AASB publishes staff paper on carbon accounting

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06 Jul 2012

The Australian Accounting Standards Board (AASB) has published a staff paper designed to assist constituents in identifying the key financial reporting issues that may arise for emitter entities during the fixed price phase of the Australian carbon pricing mechanism, and possible accounting treatments in respect of those issues under current Australian Accounting Standards.

Australia's carbon pricing mechanism came into effect on 1 July 2011.  The mechanism has two phases:

  • a fixed price phase in which permits (referred to in the law as 'carbon units') have a fixed price set by the Government, starting at $23 for the first year (2012-2013) and then increased in real terms annually by 2.5% until 2015
  • a flexible price phase in which permits can be traded under an emissions trading scheme (ETS), running from 1 July 2015 onwards. The ETS is a cap and trade scheme, where the Government sets the cap on emissions and supply and demand in the market determines the price of permits (subject to floor and ceiling prices).

The paper observes that in the fixed price phase, a carbon tax does not appear to raise any recognition, measurement, presentation or disclosure issues for emitter entities beyond those dealt with under current Australian Accounting Standards for other non-income taxes.

However, the paper notes the following in relation to the ETS phase:

The financial reporting implications of the flexible price phase will need to be considered by the AASB when the IASB progresses its project on accounting for ETSs. The AASB may also need to consider providing assistance under Australian Accounting Standards in regard to the flexible price phase, should it be established that the IASB will not be forthcoming with any necessary pronouncement or guidance in time to provide a basis for accounting treatments in the flexible price phase.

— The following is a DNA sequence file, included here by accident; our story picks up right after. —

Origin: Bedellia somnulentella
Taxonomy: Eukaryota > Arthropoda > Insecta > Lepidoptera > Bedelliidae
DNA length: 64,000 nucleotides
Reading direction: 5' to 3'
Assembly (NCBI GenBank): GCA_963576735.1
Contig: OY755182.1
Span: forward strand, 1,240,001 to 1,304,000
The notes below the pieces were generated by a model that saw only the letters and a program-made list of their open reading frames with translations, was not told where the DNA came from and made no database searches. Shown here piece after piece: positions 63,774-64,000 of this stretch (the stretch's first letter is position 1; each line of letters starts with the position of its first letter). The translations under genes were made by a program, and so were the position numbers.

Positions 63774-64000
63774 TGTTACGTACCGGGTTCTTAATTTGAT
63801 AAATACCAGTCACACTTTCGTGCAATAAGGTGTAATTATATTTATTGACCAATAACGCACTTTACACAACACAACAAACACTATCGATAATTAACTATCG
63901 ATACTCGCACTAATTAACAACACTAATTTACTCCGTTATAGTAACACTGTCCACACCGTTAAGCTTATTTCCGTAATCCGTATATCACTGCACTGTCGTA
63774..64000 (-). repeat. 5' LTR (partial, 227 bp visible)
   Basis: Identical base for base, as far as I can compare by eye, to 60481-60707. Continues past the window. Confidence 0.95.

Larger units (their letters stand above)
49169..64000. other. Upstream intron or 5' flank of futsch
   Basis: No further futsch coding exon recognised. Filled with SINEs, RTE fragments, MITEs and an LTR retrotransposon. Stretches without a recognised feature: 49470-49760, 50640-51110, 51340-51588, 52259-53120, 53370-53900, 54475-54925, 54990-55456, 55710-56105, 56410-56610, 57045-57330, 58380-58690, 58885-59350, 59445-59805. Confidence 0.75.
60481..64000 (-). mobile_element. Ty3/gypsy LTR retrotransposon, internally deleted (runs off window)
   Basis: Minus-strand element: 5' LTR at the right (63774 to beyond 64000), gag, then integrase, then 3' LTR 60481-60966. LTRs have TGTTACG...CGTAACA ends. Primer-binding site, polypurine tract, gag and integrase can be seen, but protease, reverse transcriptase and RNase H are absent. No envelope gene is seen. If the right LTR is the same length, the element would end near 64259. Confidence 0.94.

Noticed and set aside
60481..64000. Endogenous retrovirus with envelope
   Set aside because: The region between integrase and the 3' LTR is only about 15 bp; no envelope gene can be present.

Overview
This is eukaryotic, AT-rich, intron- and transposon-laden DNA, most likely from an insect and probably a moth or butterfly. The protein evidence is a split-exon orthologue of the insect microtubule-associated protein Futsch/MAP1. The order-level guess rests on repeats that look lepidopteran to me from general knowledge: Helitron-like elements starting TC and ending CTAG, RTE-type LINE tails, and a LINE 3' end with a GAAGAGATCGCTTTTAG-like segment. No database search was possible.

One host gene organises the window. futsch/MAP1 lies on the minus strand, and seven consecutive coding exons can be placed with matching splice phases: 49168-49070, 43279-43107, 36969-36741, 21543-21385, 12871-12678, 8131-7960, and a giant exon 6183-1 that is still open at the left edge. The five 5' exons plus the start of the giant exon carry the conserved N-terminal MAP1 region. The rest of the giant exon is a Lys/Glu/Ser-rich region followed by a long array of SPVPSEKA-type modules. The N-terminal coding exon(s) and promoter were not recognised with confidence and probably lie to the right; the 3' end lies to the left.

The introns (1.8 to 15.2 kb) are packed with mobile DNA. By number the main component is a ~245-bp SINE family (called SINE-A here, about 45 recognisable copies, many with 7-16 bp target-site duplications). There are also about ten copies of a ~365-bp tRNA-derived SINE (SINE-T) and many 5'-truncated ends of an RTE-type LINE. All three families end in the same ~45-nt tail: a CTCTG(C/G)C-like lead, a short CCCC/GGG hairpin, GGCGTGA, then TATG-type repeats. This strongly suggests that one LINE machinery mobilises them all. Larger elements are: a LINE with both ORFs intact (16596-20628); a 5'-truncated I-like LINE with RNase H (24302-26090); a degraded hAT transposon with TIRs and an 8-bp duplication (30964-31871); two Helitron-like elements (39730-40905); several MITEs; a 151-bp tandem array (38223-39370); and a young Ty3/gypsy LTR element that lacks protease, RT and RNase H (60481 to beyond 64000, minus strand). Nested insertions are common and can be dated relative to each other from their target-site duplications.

The paper focuses on the following topics/issues:

  • the nature and classification of permits
  • recognition of a liability for emissions
  • recognition of a liability on receipt of free permits
  • capitalisation or expensing of carbon tax
  • accounting for free permits in the Australian context
  • presentation of assets and liabilities
  • accounting for 'Australian Carbon Credit Units' (ACCUs)
  • impairment
  • accounting for shortfall charges
  • onerous contracts and existing provisions
  • the impact on income tax.

The AASB has stated that staff papers have no authoritative standing.  Click for access the the paper (link to AASB website).

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